Originally posted by Walter Janissen
I am not familiar with stored procedures, so I can not tell you in the case of stored procedures, if a commit only affects the updates done by that routine, but for the other cases, I know for sure, that a commit affects all updates done by the entire process. A commit ends a so called unit of recovery.
Thanks Walter for your reply.
I do not know Oracle that well, but the Oracle people around here say that during standard processing, COMMITS and ROLLBACKS in Oracle also affect the 'entire' process. However, Oracle offers a unique option called an 'autonomous' transaction. This means, that in Oracle, one has the option of coding sub-routine within the confines of an 'autonomous' transaction - and when done that way, the commits and rollbacks issued within such an 'autonomous' sub-routine would be isolated so-to-speak, and only affect the data-base updates which took place in the sub-routine, and not affect the process which evoked the sub-routine.
So my question regarding DB2 was, is there a way to offer similar 'autonomous' functionality in DB2 as one finds in Oracle ?
Albeit, if such a way even exists, it would demand unique coding and/or definitions over and above the standard methodology.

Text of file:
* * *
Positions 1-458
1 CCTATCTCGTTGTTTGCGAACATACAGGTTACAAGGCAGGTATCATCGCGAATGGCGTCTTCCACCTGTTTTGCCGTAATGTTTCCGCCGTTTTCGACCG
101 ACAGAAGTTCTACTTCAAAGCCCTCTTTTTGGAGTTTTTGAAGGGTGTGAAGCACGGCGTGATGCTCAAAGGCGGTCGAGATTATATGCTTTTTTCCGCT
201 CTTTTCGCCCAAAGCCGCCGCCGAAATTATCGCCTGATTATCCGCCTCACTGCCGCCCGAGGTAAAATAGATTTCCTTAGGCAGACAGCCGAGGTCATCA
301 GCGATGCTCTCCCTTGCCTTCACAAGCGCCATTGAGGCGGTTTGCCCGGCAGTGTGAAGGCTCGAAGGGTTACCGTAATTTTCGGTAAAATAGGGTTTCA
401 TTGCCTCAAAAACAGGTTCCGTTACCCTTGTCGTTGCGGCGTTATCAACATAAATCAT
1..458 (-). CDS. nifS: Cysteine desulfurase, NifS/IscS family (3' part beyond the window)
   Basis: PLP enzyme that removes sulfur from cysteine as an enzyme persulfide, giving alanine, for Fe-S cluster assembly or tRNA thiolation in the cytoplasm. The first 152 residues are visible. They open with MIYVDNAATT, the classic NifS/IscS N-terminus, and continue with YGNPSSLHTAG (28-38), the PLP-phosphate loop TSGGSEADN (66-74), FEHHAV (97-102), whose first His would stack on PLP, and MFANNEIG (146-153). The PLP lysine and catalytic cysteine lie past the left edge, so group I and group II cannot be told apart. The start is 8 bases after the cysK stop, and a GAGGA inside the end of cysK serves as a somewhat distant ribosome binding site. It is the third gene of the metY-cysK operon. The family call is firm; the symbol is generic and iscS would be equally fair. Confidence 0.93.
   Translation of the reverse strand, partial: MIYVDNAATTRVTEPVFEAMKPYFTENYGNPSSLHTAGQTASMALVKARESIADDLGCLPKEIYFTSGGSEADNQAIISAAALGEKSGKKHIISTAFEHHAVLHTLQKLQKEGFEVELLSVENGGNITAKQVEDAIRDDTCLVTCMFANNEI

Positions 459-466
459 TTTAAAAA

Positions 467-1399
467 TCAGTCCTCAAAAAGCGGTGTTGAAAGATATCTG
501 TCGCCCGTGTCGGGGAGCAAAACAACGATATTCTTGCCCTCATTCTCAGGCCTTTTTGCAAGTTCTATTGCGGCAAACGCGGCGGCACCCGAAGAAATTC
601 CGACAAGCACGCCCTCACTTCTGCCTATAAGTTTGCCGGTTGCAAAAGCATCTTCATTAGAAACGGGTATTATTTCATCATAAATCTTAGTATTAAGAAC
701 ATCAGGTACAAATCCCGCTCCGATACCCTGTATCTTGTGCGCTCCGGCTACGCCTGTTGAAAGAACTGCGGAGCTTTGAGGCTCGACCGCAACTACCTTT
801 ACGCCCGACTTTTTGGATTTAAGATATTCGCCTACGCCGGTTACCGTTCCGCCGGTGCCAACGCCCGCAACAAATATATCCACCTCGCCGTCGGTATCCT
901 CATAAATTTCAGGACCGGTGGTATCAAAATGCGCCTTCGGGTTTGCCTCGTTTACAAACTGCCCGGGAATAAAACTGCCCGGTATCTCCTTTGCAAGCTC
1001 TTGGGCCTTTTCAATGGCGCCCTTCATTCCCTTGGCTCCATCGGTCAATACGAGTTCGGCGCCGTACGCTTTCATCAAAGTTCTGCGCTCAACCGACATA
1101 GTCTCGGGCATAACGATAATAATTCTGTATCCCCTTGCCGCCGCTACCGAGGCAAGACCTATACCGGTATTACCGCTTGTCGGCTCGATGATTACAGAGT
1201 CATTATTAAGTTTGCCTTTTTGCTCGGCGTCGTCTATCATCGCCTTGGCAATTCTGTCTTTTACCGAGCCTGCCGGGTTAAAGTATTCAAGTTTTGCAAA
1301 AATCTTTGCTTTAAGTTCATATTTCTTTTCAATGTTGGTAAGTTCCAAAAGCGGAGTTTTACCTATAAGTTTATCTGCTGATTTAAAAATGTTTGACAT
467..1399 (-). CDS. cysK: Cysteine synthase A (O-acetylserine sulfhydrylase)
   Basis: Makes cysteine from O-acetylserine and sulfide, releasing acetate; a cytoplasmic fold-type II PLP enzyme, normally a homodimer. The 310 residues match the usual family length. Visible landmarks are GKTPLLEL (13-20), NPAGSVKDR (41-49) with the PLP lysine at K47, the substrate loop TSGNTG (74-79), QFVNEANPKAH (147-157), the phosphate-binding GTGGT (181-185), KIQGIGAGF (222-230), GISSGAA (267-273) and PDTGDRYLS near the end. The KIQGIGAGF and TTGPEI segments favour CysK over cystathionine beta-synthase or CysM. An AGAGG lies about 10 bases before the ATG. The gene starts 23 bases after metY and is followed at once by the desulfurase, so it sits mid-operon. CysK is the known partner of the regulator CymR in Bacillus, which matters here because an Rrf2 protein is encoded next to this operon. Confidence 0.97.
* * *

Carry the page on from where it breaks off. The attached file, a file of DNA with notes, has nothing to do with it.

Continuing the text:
Using standard DB2 methodology, we agree with your assessment, that
a COMMIT and ROLLBACK in DB2 does indeed affect the "entire" process (both what took place in the calling module and the called module).
As far as DB2 stored-procedures go, before version 7.0, one could 'not' issue the COMMIT or ROLLBACK within the stored-procedure. However back then, you could define the stored-procedure so that when the stored-procedure completed, a commit would 'automatically' take place . And on those 'automatic' commits, everything was commited (both what was inside the calling program and the stored-procedure). Now that version 7.0 allows for COMMITS and ROLLBACKS to be done inside the stored procedure, I do not know if they behave any differently. But since I have not read otherwise, I would assume that they would also affect the entire process. (I would run a test - but it is not easy to create ad-hoc stored-procedures here).